I’ve just returned from a ten day tour, concentrating on all things fifteenth century – chiefly the White Rose, or the House of York. After three nights in the Cotswolds, four in York and two in Leicestershire, there are too many highlights to mention, so here are just a few …
An Evening at Warwick Castle
What better way to begin the tour than with an evening at beautiful Warwick Castle, steeped in history? It has so many links with the Wars of the Roses too, so where do I start?! Upon arrival Edward IV greeted us on horseback – in fact, the horse (Calamity Jane) was one of those who pulled the carriage at the Duke and Duchess of Cambridge’s wedding in 2011! We were given the opportunity to explore the Kingmaker exhibition, which I think has been very cleverly presented – it depicts the household of the Earl of Warwick preparing for battle in the fifteenth century. There was
also a chance to see the sumptuous State Rooms, which contain a wonderful collection of portraits and furniture – I particularly like the beautiful Victorian sideboard depicting Elizabeth I’s visit to nearby Kenilworth Castle.
Warwick holds a lot of fond memories for me – I first visited as a small child, and over the years I’ve done a vast amount of research relating to the Castle and town. Of course, Lettice Knollys, the subject of my second book, lies buried in the nearby St Mary’s Church, which is in itself well worth a visit. Unfortunately there wasn’t enough time to visit on this occasion. Nevertheless, our evening at Warwick Castle was certainly one to remember, and I’m looking forward to returning.
Little Malvern Court
I often find that some of the smaller sites are my favourites, and Little Malvern is no exception. Nestled in the heart of the Malverns, the setting and surroundings at Little Malvern Court are simply spectacular. It is a wonderful privately owned home, and as such it has a very welcoming feel to it. The house is surrounded by beautiful gardens, cared for by just a handful of gardeners as well as the owner. We were lucky enough to visit on a bright, sunny day to enjoy them fully. Moreover, the house is equally lovely, and its treasures include a magnificent Delaroche painting and wonderful medieval beams. But of greatest interest to me was the Priory Church which stands next to the house. It contains some beautiful – and important – medieval glass, depicting the family of Edward IV. These rare survivals, which include a depiction of the future Edward V, one of the Princes in the Tower, are among some of the most important survivals in the country. These pieces are a dream for any medievalist!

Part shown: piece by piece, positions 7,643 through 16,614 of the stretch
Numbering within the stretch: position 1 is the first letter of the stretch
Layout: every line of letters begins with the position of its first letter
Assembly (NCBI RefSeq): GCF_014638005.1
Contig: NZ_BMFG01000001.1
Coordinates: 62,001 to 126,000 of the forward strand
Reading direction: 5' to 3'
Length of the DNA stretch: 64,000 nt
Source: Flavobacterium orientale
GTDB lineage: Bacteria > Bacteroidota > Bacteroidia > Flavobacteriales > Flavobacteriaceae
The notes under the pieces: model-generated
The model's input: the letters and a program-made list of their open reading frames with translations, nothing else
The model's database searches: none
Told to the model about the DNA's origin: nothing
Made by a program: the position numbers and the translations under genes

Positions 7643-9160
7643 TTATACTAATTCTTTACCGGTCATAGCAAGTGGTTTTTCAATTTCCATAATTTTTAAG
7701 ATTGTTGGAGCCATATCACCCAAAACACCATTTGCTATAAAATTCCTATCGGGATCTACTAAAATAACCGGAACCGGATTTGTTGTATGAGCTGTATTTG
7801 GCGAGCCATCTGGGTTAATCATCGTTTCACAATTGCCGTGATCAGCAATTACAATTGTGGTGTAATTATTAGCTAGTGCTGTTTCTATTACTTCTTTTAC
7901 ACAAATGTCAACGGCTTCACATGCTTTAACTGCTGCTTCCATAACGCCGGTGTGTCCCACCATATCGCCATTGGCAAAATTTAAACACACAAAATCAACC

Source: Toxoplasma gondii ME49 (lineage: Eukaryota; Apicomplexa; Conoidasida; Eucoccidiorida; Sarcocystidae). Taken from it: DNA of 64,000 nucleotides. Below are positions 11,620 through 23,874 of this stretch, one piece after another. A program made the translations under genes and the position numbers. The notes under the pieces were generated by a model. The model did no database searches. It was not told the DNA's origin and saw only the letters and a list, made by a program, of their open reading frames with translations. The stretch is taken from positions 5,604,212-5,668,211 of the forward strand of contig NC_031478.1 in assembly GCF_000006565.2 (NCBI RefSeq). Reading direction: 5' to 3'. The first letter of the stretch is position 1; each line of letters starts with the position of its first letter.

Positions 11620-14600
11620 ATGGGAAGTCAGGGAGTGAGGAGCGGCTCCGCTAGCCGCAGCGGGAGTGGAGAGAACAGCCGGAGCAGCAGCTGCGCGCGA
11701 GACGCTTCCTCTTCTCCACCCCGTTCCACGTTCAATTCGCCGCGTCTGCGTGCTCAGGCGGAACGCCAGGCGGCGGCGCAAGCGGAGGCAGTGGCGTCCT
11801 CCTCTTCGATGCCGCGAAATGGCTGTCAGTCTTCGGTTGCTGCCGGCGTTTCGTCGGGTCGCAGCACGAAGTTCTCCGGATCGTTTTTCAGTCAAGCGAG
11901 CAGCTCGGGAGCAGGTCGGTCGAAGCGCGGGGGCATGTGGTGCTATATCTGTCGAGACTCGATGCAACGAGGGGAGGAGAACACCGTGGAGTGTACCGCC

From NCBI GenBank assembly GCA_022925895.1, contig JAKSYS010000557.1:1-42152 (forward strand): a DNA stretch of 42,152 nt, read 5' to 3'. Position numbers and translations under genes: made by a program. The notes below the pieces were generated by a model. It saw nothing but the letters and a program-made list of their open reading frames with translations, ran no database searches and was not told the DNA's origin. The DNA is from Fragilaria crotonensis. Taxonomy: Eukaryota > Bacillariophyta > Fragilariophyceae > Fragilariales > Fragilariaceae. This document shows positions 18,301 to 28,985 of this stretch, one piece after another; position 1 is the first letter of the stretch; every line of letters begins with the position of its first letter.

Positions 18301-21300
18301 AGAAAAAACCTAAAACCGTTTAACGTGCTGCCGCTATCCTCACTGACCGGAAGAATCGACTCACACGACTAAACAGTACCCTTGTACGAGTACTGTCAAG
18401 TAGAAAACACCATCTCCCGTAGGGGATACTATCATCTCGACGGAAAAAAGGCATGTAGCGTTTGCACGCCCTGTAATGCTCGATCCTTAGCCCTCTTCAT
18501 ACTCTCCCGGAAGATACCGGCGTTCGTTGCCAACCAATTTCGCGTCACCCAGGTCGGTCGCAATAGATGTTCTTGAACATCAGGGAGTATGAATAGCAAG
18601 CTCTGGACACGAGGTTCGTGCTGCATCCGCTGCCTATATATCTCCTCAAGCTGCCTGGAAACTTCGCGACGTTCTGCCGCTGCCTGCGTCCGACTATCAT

Whilst Warwick and Little Malvern were treasures enjoyed at the beginning of our tour, Rockingham came close to the end as we left the Cotswolds and Yorkshire behind. We were so fortunate to have a private tour of Rockingham with the Head Guide, and it didn’t disappoint! There are so many layers to Rockingham’s history, and what I found charming was that so many of them were still visible today. The Castle has an important collection of sixteenth century paintings, including an early one of Elizabeth I. What added to its charm is the fact that it’s still a family home, and the family still use most of the rooms which gives it a cosy feel. I am also a Charles Dickens enthusiast, so I was delighted to hear that he too visited Rockingham on several occasions as a guest of the family.
I don’t feel that I can talk about my highlights without mentioning this extraordinary final morning of the tour. We arrived in the village of Grafton Regis in Northamptonshire, which we were visiting because of its connections with Elizabeth Wydeville. The hospitality we received was incredible, as we were greeted with tea and coffee and a presentation about the history of the village. But this was no ordinary presentation – it came complete with ‘live characters’ from Grafton’s history, including Elizabeth Wydeville and Richard III! What a wonderful surprise! We were then guided to the Church of St Mary the Virgin, where Elizabeth Wydeville’s great-grandfather lies entombed. On the way none other than Henry VIII, who was joined by Anne Boleyn and Katherine Howard amongst others, greeted us.
It was such a unique and interesting way of presenting the village’s history, and one that was thoroughly enjoyed by all.
I had a wonderful time stepping back into the fifteenth century, visiting some spectacular sites and meeting some exceptional people. Unfortunately however, all good things must come to an end. Until next year … !